My attempt to get closer woke it up, and out came a very, very long bill on a tiny bird: Long-billed Gnatwren. They live high in vine tangles during the day, and apparently sleep within a meter of the ground. We’ve heard a couple over the past days without seeing one.

Down at the river’s edge we found a Hypsiboas boans, Gladiator Tree Frog in the leaf litter after it had fallen out of a tree. It’s the largest tree frog here.

There were lots of interesting fish to look at in the shallows, but most fascinating was this Trechaleid spider feeding on a fish it had caught.

Wednesday, June 21, 2017

Crested Eagle at Cristalino!

I'm at Cristalino Jungle Lodge, having arrived yesterday with my WINGS tour group. This is Day 5 of our 19-day tour, and today we saw what will almost surely be the best bird of the tour: an immature CRESTED EAGLE!
Crested Eagle

I've seen this species three times before, all quite distant from canopy towers – 2011 and 2012 here at Cristalino, and just this past October at Sani Lodge, Ecuador. But this time I spotted it through many layers of foliage in the canopy overhead, having been alerted by a huge mob of noisy Chestnut-eared Aracaris, Channel-billed Toucans, and a Crimson-crested Woodpecker. We moved down the trail and got a better view of the tree and our local boatman and guide Valdirio spotted it out on an open branch. What a thrill.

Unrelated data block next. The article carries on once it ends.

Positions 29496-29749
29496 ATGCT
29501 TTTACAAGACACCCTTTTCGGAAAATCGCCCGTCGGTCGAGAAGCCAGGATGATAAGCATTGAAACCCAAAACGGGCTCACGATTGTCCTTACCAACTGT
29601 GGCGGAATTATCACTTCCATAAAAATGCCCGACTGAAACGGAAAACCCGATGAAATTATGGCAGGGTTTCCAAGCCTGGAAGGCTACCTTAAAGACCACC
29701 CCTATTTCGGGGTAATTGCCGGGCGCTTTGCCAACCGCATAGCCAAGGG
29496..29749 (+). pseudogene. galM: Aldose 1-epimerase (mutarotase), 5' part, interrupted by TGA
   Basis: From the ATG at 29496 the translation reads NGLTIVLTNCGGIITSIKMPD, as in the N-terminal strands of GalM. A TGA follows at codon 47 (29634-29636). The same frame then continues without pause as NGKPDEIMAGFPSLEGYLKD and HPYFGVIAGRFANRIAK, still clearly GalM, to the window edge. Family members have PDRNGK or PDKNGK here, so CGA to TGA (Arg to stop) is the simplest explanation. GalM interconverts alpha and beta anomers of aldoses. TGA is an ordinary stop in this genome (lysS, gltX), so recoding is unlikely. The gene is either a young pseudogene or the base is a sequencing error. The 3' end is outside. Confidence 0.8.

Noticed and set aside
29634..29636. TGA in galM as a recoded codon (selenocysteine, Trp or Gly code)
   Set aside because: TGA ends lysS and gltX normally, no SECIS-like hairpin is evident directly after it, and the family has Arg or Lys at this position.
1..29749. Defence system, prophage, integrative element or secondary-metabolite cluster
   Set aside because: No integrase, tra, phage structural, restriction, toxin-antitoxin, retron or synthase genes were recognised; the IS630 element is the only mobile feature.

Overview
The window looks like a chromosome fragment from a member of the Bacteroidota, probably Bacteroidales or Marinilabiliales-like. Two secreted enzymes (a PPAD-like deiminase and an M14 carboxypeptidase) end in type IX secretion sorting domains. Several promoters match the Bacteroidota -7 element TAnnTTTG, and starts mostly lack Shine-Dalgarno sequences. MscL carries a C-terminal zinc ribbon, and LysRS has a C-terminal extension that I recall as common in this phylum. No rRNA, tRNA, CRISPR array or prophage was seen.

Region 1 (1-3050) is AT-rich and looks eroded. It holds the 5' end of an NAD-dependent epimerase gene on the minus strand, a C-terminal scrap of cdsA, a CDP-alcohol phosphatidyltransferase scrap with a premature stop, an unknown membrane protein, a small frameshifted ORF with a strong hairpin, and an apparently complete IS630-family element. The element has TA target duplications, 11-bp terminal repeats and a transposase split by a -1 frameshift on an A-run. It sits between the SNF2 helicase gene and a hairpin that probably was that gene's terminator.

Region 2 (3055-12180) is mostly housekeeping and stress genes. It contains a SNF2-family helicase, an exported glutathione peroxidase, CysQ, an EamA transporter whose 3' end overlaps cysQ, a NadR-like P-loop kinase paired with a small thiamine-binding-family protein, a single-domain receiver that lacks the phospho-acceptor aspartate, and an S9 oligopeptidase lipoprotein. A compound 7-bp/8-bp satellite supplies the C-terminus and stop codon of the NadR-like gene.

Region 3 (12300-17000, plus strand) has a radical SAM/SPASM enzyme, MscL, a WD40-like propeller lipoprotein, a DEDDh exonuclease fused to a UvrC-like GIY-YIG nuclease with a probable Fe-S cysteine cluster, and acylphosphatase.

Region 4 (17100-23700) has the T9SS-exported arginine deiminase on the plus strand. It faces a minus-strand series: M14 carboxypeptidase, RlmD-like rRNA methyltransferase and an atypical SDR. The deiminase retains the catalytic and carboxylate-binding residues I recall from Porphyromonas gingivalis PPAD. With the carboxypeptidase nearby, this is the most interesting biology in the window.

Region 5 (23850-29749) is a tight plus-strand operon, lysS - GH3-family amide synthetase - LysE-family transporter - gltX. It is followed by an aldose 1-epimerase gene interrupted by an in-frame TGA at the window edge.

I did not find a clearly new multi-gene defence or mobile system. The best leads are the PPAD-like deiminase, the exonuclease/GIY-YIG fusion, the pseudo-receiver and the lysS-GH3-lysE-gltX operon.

It was a very good day even without the eagle. Here are some additional photo highlights:

Blackish Nightjars on a roof in the lodge clearing.
Blackish Nightjar

Dusky-chested Flycatcher from the canopy tower.
Dusky-chested Flycatcher

Great Potoo from the canopy tower, a very lucky find.
Great Potoo

Morvina morvus, Morvus Eyed-Skipper.
Morvina morvus, Morvus Eyed-Skipper

A puddle party hosting six pierids, two swallowtails, and two daggerwings

A red army ant (Eciton sp.) and its booty, a pupal ant from a just-raided colony.
red army ant, Eciton sp.

Red-billed Pied Tanager at the tower.
Red-billed Pied Tanager

Santarem Parakeets feeding on açai palms
Santarem Parakeet

Swainson's Flycatcher from the canopy tower, where a rare winterer.
Swainson's Flycatcher